The chef with no name 24 January 2020 How James Cochran lost the rights to his own name, and his triumphant comeback with Islington restaurant 12:51
In this week's issue... The chef with no name How James Cochran lost the rights to his own name, and his triumphant comeback with Islington restaurant 12:51
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Derek Johnstone, winner of Masterchef: The Professionals

09 October 2008 by
Derek Johnstone, winner of Masterchef: The Professionals

Scottish chef Derek Johnstone last month became the inaugural winner of Masterchef The Professionals, an offshoot of the BBC television programme's competition for amateur cooks. He spoke to Joanna Wood about the experience

How did you hear about the competition?

The hotel I was working at, the Macdonald Crutherland House hotel in East Kilbride, was sent details by the BBC and my head chef encouraged me to get involved. I'd done some competitions before, at ScotHot, but nothing as big as Masterchef. I thought it would be a bit of a challenge, so I filled in the application form.

What was it like having Michel Roux Jnr judge you throughout the competition?

It was nerve-wracking. But I knew that by doing the competition I was putting myself on the line for a lot of criticism. After the first couple of times it got easier, because I realised that I could do the things that were being asked of me. I think Michel and Gregg Wallace were looking for someone who learnt as they went along, and I tried to do that.

What were the most difficult parts of the competition?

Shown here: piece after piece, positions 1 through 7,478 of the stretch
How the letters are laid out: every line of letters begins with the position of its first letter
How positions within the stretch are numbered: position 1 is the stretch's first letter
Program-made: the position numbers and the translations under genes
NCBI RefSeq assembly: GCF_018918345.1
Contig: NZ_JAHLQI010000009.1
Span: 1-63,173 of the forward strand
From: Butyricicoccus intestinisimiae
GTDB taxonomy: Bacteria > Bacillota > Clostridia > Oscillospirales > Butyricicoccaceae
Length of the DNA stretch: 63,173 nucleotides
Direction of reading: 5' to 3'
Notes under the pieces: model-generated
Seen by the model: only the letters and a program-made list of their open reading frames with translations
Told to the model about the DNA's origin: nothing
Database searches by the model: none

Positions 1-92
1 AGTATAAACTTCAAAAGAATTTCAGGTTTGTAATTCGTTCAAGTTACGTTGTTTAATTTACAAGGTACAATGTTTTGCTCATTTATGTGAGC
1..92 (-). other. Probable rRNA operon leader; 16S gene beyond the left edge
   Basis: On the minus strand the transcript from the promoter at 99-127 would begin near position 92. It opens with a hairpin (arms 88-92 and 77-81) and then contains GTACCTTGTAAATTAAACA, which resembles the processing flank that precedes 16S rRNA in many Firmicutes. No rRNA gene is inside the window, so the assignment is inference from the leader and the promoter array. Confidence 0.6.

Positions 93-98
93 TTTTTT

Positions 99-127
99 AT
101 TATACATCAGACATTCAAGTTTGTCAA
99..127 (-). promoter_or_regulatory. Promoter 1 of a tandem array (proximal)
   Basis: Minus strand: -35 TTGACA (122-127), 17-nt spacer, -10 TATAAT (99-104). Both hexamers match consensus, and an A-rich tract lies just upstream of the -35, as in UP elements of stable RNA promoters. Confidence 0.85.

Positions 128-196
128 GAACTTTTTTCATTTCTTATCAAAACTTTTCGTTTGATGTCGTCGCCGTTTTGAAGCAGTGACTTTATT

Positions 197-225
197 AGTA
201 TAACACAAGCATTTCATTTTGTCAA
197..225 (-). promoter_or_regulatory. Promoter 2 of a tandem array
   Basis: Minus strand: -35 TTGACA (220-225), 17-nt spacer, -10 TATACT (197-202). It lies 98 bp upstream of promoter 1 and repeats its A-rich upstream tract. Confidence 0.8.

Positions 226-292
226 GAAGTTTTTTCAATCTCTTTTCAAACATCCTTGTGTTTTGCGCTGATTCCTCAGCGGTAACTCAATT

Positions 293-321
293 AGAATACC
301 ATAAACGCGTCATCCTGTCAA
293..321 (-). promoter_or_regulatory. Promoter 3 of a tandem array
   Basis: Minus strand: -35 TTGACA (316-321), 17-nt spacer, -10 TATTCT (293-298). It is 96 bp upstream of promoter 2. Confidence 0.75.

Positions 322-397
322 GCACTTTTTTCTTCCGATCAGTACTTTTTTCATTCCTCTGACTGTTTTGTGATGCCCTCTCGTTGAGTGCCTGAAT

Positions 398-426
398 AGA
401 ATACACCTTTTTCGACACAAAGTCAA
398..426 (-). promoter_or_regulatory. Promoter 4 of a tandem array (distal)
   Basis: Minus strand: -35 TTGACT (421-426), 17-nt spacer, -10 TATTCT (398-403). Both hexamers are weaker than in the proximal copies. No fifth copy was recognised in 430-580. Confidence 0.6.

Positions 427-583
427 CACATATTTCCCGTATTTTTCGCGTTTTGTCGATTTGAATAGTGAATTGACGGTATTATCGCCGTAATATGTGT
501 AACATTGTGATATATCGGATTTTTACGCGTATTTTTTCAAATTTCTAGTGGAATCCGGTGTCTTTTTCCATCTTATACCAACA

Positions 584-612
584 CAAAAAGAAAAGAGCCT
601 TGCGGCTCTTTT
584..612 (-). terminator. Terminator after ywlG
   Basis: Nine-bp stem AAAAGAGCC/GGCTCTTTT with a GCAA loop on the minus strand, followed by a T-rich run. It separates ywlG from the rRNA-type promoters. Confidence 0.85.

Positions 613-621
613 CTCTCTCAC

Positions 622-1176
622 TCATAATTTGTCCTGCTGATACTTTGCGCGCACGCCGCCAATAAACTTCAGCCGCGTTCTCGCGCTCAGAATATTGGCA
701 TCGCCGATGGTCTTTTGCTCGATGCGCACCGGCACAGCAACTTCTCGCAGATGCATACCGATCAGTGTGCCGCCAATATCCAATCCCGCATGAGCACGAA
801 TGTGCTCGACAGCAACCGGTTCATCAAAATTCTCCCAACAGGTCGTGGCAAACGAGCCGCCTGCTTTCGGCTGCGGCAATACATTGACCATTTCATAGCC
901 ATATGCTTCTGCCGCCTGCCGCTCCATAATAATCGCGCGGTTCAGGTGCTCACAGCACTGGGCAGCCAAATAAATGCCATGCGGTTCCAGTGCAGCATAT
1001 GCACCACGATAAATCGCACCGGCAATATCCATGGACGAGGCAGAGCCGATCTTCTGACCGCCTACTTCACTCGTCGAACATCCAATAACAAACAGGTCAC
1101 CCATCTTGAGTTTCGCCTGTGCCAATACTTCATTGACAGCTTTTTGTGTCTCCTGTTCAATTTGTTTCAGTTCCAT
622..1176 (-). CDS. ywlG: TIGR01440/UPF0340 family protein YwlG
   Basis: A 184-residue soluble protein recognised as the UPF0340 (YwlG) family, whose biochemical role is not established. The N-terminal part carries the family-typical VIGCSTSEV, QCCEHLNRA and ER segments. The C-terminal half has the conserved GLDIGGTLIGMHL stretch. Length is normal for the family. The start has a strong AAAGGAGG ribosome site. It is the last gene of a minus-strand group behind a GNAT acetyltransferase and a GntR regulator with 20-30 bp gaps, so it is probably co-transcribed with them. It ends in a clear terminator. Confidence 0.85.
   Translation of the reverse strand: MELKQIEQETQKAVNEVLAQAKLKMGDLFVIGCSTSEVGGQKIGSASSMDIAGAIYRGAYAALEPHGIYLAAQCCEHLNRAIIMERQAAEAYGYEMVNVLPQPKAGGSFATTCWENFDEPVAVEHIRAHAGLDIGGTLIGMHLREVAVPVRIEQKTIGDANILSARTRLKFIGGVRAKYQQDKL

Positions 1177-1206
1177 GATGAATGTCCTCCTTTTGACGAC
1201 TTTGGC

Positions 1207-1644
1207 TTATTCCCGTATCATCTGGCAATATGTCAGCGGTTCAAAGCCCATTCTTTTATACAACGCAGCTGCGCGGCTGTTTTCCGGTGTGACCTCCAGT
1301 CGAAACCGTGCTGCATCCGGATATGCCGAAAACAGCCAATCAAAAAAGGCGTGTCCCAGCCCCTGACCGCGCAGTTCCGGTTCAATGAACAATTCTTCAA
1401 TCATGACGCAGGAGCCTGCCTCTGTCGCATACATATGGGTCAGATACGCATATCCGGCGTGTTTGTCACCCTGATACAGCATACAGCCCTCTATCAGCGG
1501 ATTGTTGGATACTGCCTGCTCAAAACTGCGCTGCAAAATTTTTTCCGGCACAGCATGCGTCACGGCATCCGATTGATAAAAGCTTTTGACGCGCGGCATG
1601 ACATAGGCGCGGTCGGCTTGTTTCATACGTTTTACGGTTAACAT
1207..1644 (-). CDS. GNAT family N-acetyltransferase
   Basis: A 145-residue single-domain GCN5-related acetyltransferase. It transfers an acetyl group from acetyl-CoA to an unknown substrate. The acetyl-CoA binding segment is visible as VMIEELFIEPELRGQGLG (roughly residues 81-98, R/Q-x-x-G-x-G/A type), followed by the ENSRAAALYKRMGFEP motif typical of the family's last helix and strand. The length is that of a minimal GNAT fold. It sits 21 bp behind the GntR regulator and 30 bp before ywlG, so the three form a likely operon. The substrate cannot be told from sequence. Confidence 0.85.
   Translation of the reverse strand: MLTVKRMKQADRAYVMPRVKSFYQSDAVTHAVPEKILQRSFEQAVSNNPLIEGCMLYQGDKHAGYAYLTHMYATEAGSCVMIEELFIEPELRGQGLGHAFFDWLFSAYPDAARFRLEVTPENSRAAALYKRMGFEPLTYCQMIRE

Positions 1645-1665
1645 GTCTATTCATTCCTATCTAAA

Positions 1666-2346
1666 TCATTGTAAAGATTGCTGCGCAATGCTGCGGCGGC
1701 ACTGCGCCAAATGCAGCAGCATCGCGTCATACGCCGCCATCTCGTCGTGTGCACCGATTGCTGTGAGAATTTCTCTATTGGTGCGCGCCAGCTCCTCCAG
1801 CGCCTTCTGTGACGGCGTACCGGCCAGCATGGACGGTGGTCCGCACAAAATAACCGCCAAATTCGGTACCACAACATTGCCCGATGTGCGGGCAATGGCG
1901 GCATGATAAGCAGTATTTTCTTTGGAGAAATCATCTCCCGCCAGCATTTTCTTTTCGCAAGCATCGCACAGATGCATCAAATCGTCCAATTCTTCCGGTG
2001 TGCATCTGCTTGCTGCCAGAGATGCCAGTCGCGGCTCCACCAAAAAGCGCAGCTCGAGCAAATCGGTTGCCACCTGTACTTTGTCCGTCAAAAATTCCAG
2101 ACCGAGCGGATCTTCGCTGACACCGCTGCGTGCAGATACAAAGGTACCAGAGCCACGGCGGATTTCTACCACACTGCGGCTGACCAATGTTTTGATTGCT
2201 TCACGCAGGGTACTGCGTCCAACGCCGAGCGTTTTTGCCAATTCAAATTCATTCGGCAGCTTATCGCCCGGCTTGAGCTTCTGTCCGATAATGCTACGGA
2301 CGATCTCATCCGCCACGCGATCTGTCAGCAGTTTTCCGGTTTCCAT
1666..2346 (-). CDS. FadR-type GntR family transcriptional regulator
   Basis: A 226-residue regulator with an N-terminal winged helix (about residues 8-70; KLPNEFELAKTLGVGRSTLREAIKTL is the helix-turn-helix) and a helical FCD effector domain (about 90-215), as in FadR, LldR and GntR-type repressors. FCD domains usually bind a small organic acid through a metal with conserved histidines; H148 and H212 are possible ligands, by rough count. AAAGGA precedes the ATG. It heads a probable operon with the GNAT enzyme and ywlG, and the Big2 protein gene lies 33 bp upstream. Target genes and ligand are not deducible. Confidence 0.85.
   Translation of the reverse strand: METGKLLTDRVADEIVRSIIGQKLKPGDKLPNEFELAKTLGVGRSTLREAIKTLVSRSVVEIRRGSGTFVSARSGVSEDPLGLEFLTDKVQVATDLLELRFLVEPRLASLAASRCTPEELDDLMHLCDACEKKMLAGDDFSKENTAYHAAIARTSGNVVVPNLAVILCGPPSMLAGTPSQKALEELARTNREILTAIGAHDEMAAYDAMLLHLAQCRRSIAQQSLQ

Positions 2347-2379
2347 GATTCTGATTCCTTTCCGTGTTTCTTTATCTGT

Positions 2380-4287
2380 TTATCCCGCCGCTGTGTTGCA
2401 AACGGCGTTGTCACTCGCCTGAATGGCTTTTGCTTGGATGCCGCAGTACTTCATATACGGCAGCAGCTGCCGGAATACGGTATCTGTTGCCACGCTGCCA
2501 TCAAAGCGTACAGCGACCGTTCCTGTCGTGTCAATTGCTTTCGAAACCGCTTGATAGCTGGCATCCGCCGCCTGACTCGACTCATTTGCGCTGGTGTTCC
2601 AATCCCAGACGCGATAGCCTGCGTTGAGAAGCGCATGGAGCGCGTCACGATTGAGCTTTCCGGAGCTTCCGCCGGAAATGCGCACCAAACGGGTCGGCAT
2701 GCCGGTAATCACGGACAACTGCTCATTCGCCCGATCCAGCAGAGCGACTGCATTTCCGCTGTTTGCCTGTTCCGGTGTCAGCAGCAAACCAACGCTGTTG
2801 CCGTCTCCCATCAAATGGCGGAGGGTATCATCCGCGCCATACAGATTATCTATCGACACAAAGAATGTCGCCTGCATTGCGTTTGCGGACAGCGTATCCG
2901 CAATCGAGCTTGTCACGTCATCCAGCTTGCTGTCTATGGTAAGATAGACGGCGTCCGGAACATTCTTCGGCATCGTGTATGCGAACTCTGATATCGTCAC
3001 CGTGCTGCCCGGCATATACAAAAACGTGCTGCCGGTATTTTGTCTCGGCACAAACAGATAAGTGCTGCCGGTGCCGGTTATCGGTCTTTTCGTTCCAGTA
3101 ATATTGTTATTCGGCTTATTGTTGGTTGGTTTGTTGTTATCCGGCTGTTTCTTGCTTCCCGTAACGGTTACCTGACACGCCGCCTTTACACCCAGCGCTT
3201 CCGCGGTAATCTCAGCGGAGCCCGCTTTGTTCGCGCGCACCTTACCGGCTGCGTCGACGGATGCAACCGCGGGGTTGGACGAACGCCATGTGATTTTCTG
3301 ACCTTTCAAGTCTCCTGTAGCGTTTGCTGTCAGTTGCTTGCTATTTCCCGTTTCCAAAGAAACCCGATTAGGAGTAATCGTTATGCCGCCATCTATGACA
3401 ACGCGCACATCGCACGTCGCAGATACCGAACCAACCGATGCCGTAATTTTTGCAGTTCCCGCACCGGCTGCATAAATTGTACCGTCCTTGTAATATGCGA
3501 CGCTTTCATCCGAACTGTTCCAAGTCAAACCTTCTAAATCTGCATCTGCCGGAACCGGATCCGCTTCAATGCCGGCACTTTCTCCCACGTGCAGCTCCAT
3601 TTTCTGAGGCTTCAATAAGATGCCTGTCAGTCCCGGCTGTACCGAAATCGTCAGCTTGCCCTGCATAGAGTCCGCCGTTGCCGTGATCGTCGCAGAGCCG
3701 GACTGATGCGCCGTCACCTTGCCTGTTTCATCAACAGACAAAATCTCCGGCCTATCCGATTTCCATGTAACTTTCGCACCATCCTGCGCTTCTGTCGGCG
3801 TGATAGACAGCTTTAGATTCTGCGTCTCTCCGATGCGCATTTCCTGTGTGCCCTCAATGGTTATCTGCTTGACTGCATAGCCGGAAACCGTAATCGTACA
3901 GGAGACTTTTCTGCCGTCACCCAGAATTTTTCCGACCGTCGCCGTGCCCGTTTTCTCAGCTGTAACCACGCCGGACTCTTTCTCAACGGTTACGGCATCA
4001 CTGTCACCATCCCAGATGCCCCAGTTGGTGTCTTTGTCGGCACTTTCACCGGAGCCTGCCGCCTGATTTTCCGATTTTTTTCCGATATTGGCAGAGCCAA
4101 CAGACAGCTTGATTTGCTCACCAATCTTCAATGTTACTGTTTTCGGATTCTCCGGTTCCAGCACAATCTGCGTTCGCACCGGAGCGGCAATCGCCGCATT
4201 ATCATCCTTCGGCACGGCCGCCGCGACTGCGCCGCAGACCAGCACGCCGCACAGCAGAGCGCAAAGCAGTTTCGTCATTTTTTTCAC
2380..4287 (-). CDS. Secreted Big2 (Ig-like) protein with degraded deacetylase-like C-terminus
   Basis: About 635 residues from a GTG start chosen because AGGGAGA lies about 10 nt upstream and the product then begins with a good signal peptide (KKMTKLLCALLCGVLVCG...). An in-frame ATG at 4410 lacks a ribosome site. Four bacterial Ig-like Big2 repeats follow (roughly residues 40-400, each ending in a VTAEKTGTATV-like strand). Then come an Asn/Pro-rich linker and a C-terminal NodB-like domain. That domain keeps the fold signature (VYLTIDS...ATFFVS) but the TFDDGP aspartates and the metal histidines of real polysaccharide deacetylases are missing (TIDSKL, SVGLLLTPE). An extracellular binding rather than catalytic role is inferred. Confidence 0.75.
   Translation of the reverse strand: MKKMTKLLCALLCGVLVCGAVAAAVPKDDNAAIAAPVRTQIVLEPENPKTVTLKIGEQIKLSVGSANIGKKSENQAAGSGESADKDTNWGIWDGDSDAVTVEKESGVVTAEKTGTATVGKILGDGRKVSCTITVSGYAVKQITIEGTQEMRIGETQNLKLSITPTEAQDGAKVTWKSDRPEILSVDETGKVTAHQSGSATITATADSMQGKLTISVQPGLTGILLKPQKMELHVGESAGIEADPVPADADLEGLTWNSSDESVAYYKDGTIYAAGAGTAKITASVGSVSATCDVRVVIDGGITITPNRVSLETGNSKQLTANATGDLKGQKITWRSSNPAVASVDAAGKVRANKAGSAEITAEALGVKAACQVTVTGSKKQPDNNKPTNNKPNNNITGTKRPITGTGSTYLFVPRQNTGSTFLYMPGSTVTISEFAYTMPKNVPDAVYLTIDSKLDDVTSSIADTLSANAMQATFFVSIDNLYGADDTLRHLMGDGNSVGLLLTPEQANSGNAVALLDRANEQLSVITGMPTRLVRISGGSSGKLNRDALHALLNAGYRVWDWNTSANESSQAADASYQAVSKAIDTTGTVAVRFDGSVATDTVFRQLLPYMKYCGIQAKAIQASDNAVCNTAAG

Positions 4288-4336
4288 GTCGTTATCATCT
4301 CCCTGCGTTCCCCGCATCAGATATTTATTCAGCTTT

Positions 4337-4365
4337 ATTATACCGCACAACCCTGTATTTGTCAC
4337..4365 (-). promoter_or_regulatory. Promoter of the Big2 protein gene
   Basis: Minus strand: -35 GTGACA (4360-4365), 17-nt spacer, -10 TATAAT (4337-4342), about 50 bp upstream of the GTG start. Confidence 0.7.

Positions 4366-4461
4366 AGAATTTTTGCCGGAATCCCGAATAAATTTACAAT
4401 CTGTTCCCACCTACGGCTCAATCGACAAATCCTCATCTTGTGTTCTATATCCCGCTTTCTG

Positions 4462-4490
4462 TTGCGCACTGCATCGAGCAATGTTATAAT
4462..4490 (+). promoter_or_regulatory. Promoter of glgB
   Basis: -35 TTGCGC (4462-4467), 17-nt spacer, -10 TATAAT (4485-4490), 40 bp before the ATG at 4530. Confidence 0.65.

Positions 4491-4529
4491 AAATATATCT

Working in the Hibiscus kitchen was tough as it was the first Michelin-starred kitchen I'd ever been in. The standards are really high and it takes a lot out of you, physically, doing a service in a place like that, but it was very inspiring. We also had to cook a banquet for 30 of the UK's top chefs as well as three former Michelin guide inspectors, and that was very daunting. You really don't want to make a mess of things on TV with all those people.

Was it difficult being shadowed by a film crew all the time?

It was at first, but you learnt to just go with the flow. After a while, you adapt to it and forget the cameras. Getting to know the crew helped and it made it easier to speak to the camera and be natural. The major things I was told were: don't look directly at the camera and don't wear stripes.

How did you feel when you won the competition?

I was very surprised. I felt that I'd been getting better throughout the series but I didn't think that I'd been cooking at 100% of my ability because of all the pressure of the filming process.

What did you win?

I won a trophy and £4,000 prize money.

No stages?

No, but I really wanted to come to London, so Michel suggested I come down to Le Gavroche for a while. I'm chef de partie on meat, but I think I'll be moved around the kitchen. Everybody here's been fantastic and I feel like I'm just one of the boys. Masterchef doesn't matter I have to prove myself from now on. The plan is, if all goes well, to be here for at least the next year.

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